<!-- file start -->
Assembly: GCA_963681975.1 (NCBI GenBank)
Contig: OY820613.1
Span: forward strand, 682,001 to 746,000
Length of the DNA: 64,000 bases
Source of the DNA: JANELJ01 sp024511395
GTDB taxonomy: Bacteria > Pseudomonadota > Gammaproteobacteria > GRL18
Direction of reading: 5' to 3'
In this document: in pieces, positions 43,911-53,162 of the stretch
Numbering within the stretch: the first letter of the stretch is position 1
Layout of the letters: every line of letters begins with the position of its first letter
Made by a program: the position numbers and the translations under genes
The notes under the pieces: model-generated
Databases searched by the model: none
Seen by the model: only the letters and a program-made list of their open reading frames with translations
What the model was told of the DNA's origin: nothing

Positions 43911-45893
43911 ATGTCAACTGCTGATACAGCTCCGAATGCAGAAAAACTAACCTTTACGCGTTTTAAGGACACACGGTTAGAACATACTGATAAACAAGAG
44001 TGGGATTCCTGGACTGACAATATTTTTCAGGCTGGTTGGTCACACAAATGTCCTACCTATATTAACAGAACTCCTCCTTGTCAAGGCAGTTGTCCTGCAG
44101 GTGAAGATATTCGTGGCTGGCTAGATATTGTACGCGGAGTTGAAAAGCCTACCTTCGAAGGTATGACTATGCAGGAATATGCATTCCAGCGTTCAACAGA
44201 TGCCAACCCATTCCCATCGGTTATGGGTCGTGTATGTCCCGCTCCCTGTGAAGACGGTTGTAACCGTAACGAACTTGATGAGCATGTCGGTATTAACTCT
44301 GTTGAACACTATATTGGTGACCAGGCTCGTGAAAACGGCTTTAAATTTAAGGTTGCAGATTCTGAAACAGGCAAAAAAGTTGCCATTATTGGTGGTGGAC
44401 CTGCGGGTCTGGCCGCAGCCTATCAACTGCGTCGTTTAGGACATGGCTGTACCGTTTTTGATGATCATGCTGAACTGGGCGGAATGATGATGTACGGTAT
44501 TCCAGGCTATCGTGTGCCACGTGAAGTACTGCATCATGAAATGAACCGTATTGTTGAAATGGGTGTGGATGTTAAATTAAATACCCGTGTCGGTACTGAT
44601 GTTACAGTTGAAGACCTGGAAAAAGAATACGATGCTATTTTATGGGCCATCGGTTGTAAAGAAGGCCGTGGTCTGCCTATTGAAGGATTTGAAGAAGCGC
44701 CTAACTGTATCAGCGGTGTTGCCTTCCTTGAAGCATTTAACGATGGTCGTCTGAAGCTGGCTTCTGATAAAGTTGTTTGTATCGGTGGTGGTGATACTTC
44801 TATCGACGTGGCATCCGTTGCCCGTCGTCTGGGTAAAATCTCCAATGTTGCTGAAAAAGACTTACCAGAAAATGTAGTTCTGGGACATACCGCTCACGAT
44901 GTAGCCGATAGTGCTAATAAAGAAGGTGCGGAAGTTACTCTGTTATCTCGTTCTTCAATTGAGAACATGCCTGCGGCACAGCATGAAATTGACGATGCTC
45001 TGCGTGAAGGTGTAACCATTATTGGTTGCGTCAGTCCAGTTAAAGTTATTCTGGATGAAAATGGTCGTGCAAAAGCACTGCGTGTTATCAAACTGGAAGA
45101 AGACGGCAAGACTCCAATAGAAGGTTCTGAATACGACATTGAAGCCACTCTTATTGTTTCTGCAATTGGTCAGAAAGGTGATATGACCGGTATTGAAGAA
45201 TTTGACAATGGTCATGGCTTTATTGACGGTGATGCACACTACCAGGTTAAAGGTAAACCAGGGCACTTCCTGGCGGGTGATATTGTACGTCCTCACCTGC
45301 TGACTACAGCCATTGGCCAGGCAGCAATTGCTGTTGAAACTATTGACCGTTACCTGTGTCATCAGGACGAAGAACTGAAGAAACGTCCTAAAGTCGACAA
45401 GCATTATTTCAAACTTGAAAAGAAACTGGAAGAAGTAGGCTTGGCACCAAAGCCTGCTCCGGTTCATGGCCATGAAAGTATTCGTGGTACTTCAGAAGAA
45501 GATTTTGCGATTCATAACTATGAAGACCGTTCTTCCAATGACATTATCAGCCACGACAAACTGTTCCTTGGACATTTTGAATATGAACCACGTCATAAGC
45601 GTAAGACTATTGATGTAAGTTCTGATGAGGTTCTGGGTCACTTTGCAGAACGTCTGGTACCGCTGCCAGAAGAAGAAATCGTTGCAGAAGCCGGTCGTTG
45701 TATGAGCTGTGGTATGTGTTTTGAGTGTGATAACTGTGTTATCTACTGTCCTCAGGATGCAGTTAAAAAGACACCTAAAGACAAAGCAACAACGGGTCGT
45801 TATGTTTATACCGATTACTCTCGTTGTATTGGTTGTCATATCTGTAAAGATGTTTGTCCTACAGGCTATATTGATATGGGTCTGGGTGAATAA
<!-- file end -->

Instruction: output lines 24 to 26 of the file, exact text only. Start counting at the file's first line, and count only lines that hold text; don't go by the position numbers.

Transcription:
44601 GTTACAGTTGAAGACCTGGAAAAAGAATACGATGCTATTTTATGGGCCATCGGTTGTAAAGAAGGCCGTGGTCTGCCTATTGAAGGATTTGAAGAAGCGC
44701 CTAACTGTATCAGCGGTGTTGCCTTCCTTGAAGCATTTAACGATGGTCGTCTGAAGCTGGCTTCTGATAAAGTTGTTTGTATCGGTGGTGGTGATACTTC
44801 TATCGACGTGGCATCCGTTGCCCGTCGTCTGGGTAAAATCTCCAATGTTGCTGAAAAAGACTTACCAGAAAATGTAGTTCTGGGACATACCGCTCACGAT